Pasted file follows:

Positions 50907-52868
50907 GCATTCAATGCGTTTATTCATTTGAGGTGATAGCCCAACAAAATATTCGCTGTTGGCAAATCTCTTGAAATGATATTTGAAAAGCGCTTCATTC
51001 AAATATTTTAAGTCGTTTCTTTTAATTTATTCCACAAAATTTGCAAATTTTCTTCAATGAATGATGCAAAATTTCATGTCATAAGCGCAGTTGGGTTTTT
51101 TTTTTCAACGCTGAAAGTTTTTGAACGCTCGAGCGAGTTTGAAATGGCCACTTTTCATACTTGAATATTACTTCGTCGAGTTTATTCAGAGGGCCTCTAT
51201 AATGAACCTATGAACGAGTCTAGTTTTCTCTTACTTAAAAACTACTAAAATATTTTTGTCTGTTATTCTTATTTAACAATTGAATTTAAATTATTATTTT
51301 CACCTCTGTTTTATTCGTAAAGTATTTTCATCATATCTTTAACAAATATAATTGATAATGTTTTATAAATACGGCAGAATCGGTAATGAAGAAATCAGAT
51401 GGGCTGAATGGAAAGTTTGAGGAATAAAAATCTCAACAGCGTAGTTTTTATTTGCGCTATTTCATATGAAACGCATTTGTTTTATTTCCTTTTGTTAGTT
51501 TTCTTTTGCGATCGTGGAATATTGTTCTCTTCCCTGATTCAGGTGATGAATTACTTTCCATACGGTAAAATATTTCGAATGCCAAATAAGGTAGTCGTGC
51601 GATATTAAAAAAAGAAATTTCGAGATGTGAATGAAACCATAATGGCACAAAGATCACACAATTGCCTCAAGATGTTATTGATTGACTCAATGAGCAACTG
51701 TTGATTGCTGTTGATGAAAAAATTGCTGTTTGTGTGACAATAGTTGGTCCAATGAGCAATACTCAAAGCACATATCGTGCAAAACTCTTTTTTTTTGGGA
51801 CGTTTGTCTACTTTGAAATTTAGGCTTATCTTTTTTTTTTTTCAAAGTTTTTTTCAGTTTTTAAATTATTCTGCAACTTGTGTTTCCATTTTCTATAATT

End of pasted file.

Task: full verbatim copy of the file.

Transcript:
Positions 50907-52868
50907 GCATTCAATGCGTTTATTCATTTGAGGTGATAGCCCAACAAAATATTCGCTGTTGGCAAATCTCTTGAAATGATATTTGAAAAGCGCTTCATTC
51001 AAATATTTTAAGTCGTTTCTTTTAATTTATTCCACAAAATTTGCAAATTTTCTTCAATGAATGATGCAAAATTTCATGTCATAAGCGCAGTTGGGTTTTT
51101 TTTTTCAACGCTGAAAGTTTTTGAACGCTCGAGCGAGTTTGAAATGGCCACTTTTCATACTTGAATATTACTTCGTCGAGTTTATTCAGAGGGCCTCTAT
51201 AATGAACCTATGAACGAGTCTAGTTTTCTCTTACTTAAAAACTACTAAAATATTTTTGTCTGTTATTCTTATTTAACAATTGAATTTAAATTATTATTTT
51301 CACCTCTGTTTTATTCGTAAAGTATTTTCATCATATCTTTAACAAATATAATTGATAATGTTTTATAAATACGGCAGAATCGGTAATGAAGAAATCAGAT
51401 GGGCTGAATGGAAAGTTTGAGGAATAAAAATCTCAACAGCGTAGTTTTTATTTGCGCTATTTCATATGAAACGCATTTGTTTTATTTCCTTTTGTTAGTT
51501 TTCTTTTGCGATCGTGGAATATTGTTCTCTTCCCTGATTCAGGTGATGAATTACTTTCCATACGGTAAAATATTTCGAATGCCAAATAAGGTAGTCGTGC
51601 GATATTAAAAAAAGAAATTTCGAGATGTGAATGAAACCATAATGGCACAAAGATCACACAATTGCCTCAAGATGTTATTGATTGACTCAATGAGCAACTG
51701 TTGATTGCTGTTGATGAAAAAATTGCTGTTTGTGTGACAATAGTTGGTCCAATGAGCAATACTCAAAGCACATATCGTGCAAAACTCTTTTTTTTTGGGA
51801 CGTTTGTCTACTTTGAAATTTAGGCTTATCTTTTTTTTTTTTCAAAGTTTTTTTCAGTTTTTAAATTATTCTGCAACTTGTGTTTCCATTTTCTATAATT